Kinkaid Junior Creates Web-based Solution to Teachers’ Childcare Responsibilities
*This piece was first published in The Kinkaid Falcon and modified for School Buzz.*
The educational world entered a new phase of distance learning last spring, a time that brought several new concepts and struggles to the forefront of daily life. Teachers with children struggled to balance developing a novel curriculum and entertaining the younger members of their family.
According to Henry Segal, a junior at The Kinkaid School, it was not uncommon to see "the teacher's kids run up behind them, interrupting the class...which is understandable considering that the younger kids’ distance learning program was heavily adult-dependent."
In late April, Henry decided to come up with a solution to this dilemma. He spoke with his friends and created Student-Teacher, a mentoring program with a simple website that serves as a resource for students and teachers on how to get started. The concept behind the program, as Segal explained it, is that high school students are paired with teachers' children (aged three to 12) for free, 30-minute sessions.
"It took about two weeks to start Student-Teacher," Segal said. "I worked with the Kinkaid Upper School administration, and by the end of the first week, I had over 40 volunteers. It worked incredibly for a week, so I decided to let some New York and California friends know. Both of them got Student-Teacher running in their schools within a week."
Henry said the spring season was packed with about 50 sessions a week, and he has "lost track of how many teachers [he has] helped."
Segal also says he learned the art of persistence and bettered his organization skills in setting up this venture.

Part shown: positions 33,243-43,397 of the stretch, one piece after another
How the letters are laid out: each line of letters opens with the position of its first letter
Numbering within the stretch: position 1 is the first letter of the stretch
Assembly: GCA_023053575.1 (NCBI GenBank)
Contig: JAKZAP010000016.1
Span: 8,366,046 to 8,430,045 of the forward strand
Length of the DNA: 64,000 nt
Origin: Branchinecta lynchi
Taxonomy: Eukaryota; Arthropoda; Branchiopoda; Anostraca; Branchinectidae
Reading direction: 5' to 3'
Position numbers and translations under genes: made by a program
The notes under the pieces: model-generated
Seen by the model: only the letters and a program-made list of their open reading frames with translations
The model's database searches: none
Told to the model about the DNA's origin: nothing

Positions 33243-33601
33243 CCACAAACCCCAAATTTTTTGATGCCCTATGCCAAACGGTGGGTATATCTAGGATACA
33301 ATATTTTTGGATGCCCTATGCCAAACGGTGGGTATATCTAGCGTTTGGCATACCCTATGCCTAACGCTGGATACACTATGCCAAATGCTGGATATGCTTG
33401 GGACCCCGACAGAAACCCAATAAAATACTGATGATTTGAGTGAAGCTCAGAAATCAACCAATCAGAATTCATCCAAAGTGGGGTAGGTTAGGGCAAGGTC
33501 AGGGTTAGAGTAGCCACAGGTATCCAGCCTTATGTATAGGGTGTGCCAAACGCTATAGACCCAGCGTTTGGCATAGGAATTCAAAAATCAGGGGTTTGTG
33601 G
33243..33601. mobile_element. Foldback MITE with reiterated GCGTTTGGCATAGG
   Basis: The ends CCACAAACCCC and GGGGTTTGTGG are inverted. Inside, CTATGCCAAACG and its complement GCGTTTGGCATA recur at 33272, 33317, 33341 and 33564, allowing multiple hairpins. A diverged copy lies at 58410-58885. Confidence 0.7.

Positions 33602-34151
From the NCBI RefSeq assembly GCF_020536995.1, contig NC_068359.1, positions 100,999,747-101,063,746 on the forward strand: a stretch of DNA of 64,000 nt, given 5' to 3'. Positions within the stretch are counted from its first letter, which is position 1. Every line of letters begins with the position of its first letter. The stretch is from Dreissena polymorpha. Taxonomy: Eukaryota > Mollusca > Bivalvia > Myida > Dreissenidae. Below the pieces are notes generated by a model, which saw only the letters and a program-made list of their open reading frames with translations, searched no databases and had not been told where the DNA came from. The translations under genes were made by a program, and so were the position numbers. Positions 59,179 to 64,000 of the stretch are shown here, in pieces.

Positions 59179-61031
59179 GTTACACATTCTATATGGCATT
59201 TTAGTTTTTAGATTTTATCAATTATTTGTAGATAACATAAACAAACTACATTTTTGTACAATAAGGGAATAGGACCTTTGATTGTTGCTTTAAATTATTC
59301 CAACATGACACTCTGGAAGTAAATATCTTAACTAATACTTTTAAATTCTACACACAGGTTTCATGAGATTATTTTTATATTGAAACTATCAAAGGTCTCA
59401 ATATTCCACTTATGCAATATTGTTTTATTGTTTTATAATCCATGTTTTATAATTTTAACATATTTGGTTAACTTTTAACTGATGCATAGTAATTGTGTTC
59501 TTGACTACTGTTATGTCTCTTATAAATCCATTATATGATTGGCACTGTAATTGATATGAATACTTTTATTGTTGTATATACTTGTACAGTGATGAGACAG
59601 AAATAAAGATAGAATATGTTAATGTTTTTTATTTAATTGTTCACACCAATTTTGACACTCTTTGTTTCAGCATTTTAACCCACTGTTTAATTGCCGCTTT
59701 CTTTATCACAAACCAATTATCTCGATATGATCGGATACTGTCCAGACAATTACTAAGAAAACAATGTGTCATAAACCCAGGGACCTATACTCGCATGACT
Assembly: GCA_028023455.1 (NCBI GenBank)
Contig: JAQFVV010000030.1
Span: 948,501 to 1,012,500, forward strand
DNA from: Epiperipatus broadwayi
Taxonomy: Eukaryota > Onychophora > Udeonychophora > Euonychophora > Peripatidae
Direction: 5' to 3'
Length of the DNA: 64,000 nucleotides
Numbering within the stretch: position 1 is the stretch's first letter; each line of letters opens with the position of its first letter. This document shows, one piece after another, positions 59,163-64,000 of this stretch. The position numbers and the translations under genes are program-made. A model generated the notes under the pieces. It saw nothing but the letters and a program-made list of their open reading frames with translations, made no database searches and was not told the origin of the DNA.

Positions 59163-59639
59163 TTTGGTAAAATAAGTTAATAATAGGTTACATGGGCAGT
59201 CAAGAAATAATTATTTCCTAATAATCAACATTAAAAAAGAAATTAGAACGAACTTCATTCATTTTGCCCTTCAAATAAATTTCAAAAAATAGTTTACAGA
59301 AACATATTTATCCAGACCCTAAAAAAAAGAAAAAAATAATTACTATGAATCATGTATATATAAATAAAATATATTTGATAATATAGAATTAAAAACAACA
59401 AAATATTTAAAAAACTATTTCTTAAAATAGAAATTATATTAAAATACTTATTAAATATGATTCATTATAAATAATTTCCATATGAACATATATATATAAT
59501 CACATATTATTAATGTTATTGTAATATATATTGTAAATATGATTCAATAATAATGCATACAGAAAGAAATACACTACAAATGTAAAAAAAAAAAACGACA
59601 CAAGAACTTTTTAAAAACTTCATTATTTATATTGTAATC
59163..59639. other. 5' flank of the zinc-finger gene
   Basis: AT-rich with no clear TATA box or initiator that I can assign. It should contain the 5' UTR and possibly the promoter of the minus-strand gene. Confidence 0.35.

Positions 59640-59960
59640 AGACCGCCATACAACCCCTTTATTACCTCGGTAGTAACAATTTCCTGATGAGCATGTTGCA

"I made dozens of cold calls to news stations and press companies, hoping someone would pick up,” he said. “If they didn't, I tried again. I also had to organize the program better to allow enough time to complete my schoolwork.”
Mrs. Sarah Shea, a science teacher in the Kinkaid Upper School, was very appreciative of Student-Teacher; she had a wonderful experience with the program.
"My daughter got help with some writing assignments that she needed to submit for school and even got art lessons from one of the most accomplished artists in our Upper School!” she said. “Bryan Akin [a junior at The Kinkaid School] would lead hour-long science experiences for my son, complete with a lesson, videos, and experiments to try at home. It was amazing to see one of my former science students teaching my son to love science!"
Student-Teacher is back, adjusted and improved, for the fall semester. One of the adjustments necessary for this school year was an increase in the number of time slots. High school students can now register to “babysit” from 2:30 p.m to 5 p.m. as well as during school hours (for those with free periods). Segal is also looking into innovative ways to continue the program even when distance-learning ends.
Henry encourages all high school students to apply as a student mentor to the Student-Teacher program. Student-Teacher is accepting applications on a rolling basis, and the program will continue throughout the school year.
"I think everyone benefits from this. The child who is being paired with a student gets to learn without any distractions from a cool high-schooler, and the volunteers also benefit because you can learn a lot just from teaching," Segal said.
If you’d like to register your school with Student-Teacher, click here. Once your school is set up, high school students can fill out a form to volunteer as a student mentor. Contact Henry at [email protected] with any questions.
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